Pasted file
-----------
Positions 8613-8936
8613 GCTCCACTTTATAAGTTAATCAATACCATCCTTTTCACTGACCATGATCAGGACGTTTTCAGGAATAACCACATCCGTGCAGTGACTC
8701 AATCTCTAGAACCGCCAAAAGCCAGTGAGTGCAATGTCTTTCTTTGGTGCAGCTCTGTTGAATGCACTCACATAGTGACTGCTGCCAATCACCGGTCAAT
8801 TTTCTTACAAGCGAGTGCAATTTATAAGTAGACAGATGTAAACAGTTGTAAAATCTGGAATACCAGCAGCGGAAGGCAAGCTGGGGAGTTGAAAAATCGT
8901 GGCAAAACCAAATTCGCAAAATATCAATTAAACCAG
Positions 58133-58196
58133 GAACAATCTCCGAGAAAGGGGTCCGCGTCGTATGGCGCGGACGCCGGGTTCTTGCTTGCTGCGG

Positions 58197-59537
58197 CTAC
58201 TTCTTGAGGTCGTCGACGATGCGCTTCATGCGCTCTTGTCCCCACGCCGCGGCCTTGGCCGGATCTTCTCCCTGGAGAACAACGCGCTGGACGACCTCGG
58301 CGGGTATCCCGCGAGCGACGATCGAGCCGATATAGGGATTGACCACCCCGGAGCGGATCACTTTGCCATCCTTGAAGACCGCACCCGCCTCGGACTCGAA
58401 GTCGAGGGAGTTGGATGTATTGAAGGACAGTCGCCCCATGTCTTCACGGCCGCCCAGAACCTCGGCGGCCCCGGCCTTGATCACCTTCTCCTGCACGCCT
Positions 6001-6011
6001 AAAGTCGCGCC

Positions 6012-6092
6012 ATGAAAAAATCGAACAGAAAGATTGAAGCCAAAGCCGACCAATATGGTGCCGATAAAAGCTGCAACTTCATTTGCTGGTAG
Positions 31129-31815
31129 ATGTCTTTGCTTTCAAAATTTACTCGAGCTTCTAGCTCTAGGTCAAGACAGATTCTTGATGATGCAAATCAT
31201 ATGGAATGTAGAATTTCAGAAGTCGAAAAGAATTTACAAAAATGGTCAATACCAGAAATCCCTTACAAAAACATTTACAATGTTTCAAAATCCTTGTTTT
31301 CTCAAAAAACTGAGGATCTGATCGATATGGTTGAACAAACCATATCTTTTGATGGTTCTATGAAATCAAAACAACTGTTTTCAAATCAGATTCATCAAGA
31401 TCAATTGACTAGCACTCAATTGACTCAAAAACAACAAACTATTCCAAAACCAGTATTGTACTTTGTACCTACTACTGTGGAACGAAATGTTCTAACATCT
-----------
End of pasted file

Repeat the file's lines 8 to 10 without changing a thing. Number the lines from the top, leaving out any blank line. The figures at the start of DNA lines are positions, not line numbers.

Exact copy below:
Positions 58197-59537
58197 CTAC
58201 TTCTTGAGGTCGTCGACGATGCGCTTCATGCGCTCTTGTCCCCACGCCGCGGCCTTGGCCGGATCTTCTCCCTGGAGAACAACGCGCTGGACGACCTCGG